When he's not at school, 15-year-old Cim Stordal spends his time playing the Team Fortress video game, shooting his Airsoft pellet gun, and working in a fish shop in Bergen, Norway. But his real passion is finding bugs in software used by millions of people on the Internet.
Stordal has made the Google Security Hall of Fame, been credited with disclosing a cross-site scripting bug to Apple, been thanked by Microsoft for disclosing a vulnerability to the company, and received an elite White Hat Visa card from Facebook with $500 credit on it.
"I got a card for a self-persistent XSS [cross-site scripting flaw] at Facebook, and a nonpersistent XSS at Google, Microsoft, and Apple," he said in a recent Skype interview with CNET. (As a "self-persistent" issue, the bug Stordal disclosed was not exploitable by a third-party because it required a user to take an action to be at risk, according to Facebook.)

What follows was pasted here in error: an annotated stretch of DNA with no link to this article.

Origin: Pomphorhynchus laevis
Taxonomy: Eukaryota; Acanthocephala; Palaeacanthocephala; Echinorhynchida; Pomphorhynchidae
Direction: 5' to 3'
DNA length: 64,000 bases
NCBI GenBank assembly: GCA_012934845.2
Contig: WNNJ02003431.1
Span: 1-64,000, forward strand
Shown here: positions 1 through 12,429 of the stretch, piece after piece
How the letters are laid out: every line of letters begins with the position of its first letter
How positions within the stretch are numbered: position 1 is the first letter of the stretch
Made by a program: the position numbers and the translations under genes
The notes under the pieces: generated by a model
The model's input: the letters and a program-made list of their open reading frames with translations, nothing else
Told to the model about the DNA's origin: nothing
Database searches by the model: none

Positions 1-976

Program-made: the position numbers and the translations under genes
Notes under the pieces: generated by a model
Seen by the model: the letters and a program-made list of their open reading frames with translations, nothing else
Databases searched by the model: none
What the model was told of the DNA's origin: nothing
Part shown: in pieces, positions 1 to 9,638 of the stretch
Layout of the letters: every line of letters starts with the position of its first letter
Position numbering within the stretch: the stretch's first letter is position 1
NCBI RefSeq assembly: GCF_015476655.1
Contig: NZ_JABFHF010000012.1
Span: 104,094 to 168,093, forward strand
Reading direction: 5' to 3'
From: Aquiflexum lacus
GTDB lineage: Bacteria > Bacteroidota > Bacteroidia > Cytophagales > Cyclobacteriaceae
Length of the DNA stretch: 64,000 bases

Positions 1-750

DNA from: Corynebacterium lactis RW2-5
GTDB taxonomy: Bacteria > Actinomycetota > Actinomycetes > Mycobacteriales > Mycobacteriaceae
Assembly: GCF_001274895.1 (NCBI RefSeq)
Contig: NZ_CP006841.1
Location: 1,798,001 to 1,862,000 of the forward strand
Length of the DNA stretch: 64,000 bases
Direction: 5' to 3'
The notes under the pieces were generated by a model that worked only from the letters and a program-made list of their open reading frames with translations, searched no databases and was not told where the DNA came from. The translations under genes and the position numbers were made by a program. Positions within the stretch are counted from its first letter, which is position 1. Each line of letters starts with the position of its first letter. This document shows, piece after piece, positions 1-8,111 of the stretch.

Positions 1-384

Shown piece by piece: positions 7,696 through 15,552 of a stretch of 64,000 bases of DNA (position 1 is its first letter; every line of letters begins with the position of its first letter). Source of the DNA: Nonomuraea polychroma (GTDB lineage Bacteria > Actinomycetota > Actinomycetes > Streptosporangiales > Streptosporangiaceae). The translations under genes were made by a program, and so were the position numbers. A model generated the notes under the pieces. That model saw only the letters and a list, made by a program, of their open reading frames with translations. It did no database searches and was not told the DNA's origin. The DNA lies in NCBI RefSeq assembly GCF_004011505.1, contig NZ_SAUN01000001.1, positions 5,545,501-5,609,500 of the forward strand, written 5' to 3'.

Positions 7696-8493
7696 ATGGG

"I just look around at the site and find out where I can input HTML and stuff and it's not filtered in the source code. Often they filter some characters but forget some or they totally forget that input," he said. "What an attacker wants is often the cookie, which can be used to log-in as the user."
Stordal says of the sites he poked around in, Apple was the easiest to find a flaw in. "I found the Facebook [hole] after four days and the Google one after three, but Apple took me only five minutes" to find two XSS flaws, he said. (Apple representatives did not respond to a request seeking comment.)
The companies appreciate his efforts, particularly because he tells them before going public with any of the details. "Everyone was happy about it and fixed the flaws kind of fast."
Stordal started looking for vulnerabilities in software when he was 14 years old. "I have always loved being on the PC and I already was programming some C++," he said. "So I wanted to do something new and I searched around and learned Basic."
His friends are impressed with his skills and lean on him to help keep their Web sites secure. His parents aren't really sure what to make of his research.
"They think it's kind of cool, I guess, as they don't understand what I do," he said. "But they also don't want me to stay on the computer all day."
His next move is looking for vulnerabilities on mobile devices. He's trying to set up a fuzzer (automated software testing tool) on his iPhone 3GS.